'Queen & Slim' Director Melina Matsoukas Explains Why Her Message Is Clear and Direct

'Queen & Slim' Director Melina Matsoukas Explains Why Her Message Is Clear and Direct
Melina Matsoukas's feature directorial debut, Queen & Slim, is not a brave film.
To call something brave is to deify it, to ignore the complicated life before the death — and Queen & Slim is about many lives. It is realistic, stunning, eviscerating and expertly wrought, full of fear, blood and wrenching heartbreak, but it is also funny at points, igniting the kind of laughter that bursts through tears.
To call Queen & Slim brave is to remove ourselves from the world it's showing us, to ignore that we too are mired in this story, which leaves our heads spinning and hurting in the wake of Queen and Slim's love. To call this movie brave is to miss its point.
Queen (Jodie Turner-Smith) is a lawyer who arrives at her first date with Slim (Daniel Kaluuya) dressed in her "angelic flair": all in white, her hair in long braids like a cocoon, a safety blanket that hair sometimes is, keeping her safe from the world she knows to be against her. "She has this protective armour because she walks through life experiencing trauma on a daily basis," Matsoukas tells Exclaim! "[Queen] defends people on death row, and she's a Black woman and obviously has her own challenges. And so she's really conservative and we needed to show that." Slim, meanwhile, is a simple guy in all blue. "He's like, 'It's cold and this is my warmest jacket.' And he has his chain, which shows, you know, his proximity to God and his spirituality."
It is asking us "if Black people are appreciated in life, and how they live, or if it's in death that makes people matter," Matsoukas says "I hope [Queen & Slim] does bring empathy for people of colour. I hope that you're able to exist in their shoes, whether you're Black or not. I want all audiences to understand what it feels like when we are pulled over by police," she goes on. "When we see that siren behind us, the fear that it immediately evokes, and think about why."
Matsoukas and Lena Waithe, the film's screenwriter, are not cryptic about the film's political and social messages — it's not codified in deep metaphors and sly innuendos. Matsoukas wants the viewer to think about systemic racism while watching the film. Matsoukas wants active, diligent participation of the audience.
This is why every aspect of the film is deliberate; nothing is accidental in Matsoukas's visual vocabulary. "I come from a place where I use everything to tell you a story," she says.
This is all part of Matsoukas's excellence in storytelling — while Waithe's words paint a poetic character development, Matsoukas shows us Queen and Slim's respective growth from who they were at the beginning of the film, to who they become on their journey; how tenderness thaws their banter, eventually leading to the kind of love that destroys cities.
In the film's second act, the two arrive in New Orleans at Queen's uncle Earl's. Queen, covered in blood, constantly being wounded, is empowered by the sexuality of the women present. She changes into their clothes — a slip dress in yellow animal print and white snakeskin boots. "She has to un-layer, and she has to become vulnerable." She bares her arms and legs to Slim, who takes on Earl's clothes and the confidence that tragedy accrues. In his red track suit, Slim stands tall and proud and looks straight into the lens of the camera that snaps his and Queen's photo.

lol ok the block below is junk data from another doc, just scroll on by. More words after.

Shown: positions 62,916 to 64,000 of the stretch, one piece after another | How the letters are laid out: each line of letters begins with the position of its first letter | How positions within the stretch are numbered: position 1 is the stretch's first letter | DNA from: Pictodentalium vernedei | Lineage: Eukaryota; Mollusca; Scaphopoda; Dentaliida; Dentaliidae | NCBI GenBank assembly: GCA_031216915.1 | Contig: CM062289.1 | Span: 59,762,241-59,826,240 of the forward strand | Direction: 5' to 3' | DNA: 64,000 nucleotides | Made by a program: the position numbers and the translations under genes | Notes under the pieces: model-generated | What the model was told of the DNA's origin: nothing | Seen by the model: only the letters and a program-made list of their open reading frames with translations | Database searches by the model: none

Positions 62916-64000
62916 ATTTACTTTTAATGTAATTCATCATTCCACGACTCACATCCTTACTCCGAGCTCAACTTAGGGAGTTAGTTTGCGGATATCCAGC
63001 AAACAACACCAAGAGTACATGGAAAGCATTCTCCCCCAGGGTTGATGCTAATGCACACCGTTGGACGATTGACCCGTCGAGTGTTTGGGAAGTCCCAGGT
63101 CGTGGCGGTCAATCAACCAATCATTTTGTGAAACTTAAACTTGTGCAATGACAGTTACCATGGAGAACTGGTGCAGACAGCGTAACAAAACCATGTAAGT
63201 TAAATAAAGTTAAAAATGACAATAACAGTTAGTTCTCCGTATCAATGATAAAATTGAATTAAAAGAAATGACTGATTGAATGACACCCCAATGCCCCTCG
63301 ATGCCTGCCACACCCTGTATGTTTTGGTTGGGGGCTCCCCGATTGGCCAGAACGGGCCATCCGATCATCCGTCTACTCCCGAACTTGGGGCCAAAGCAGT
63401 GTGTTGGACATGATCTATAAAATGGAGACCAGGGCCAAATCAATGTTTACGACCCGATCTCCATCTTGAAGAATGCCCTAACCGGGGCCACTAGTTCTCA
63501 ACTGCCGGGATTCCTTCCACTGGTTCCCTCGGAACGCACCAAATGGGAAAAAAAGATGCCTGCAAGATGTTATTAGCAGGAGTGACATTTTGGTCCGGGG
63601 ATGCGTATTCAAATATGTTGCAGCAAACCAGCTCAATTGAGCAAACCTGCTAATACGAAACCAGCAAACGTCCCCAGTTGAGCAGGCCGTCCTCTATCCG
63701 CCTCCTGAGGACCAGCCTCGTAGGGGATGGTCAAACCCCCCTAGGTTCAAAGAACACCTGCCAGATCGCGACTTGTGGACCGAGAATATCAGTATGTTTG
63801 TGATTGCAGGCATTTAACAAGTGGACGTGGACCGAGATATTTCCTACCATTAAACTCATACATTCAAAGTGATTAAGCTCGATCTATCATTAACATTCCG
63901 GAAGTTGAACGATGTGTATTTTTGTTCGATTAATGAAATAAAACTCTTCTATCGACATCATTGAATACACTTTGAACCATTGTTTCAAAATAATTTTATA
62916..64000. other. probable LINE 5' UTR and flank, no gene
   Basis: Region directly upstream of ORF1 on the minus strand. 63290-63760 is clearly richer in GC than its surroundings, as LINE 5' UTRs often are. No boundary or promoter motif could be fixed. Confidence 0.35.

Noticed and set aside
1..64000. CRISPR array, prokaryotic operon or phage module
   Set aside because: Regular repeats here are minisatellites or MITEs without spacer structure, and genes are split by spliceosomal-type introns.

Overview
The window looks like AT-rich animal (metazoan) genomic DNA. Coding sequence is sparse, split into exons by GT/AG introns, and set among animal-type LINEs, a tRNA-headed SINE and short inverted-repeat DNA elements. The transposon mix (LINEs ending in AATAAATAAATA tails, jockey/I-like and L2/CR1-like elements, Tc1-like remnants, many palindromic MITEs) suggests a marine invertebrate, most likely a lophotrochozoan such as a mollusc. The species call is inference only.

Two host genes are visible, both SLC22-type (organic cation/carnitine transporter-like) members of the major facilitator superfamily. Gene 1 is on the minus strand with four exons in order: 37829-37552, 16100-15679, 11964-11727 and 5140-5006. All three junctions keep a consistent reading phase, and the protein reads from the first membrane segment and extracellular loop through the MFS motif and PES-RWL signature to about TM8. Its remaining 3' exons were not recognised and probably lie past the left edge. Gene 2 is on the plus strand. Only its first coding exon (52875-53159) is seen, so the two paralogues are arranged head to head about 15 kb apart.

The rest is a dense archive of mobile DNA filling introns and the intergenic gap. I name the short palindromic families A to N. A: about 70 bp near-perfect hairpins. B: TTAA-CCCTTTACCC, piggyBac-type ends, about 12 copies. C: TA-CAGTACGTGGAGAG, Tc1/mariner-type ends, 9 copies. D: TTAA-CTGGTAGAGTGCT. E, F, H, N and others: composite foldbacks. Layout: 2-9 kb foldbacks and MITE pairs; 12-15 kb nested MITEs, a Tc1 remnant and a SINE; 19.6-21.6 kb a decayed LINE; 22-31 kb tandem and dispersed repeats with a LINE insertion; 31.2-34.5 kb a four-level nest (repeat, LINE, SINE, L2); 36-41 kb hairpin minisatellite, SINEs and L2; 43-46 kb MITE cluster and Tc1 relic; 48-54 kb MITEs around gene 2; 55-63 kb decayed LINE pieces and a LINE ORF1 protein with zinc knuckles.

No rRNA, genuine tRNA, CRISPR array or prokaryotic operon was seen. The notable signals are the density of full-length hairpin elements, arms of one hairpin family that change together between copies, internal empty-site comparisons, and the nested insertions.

In the photograph that becomes an emblem of the political movement that Queen and Slim ignite — which, Matsoukas notes, climaxes alongside the two in the most striking sex scene — Queen's head is turned toward Slim. This is reminiscent of The Graduate's iconic conclusion, when the lovers flee on a bus, uncertain of their future. Queen and Slim might not know what lies ahead for them, but they are certain of one thing: their ride-or-die devotion.
Matsoukas's ability to depict the quiet between two people in love is keen. There is a scene with a white horse like out of a dream. Slim has never been on a horse before, while Queen has. His face as he climbs on, her willingness to show him how to leverage his weight on the surrounding fence, both their faces as they laugh as they run from the farmer out of frame who yells at them. It's a scene of pure joy, enveloped in shades of hazy blues and gauzy whites and emerald greens. Matsoukas delivers it in a seemingly effortless stroke. These are scenes of goodness that if self-contained would be fairy tales of a beautiful love that never ends — like when Slim gets Queen to dance with him. But of course, the film ends. 
"What I do think they become a symbol of is their resilience. How they're continually able to fight back, whether it's accidental or not, and how they're also able to find hope, joy and love in the middle of this very traumatic experience," Matsoukas says.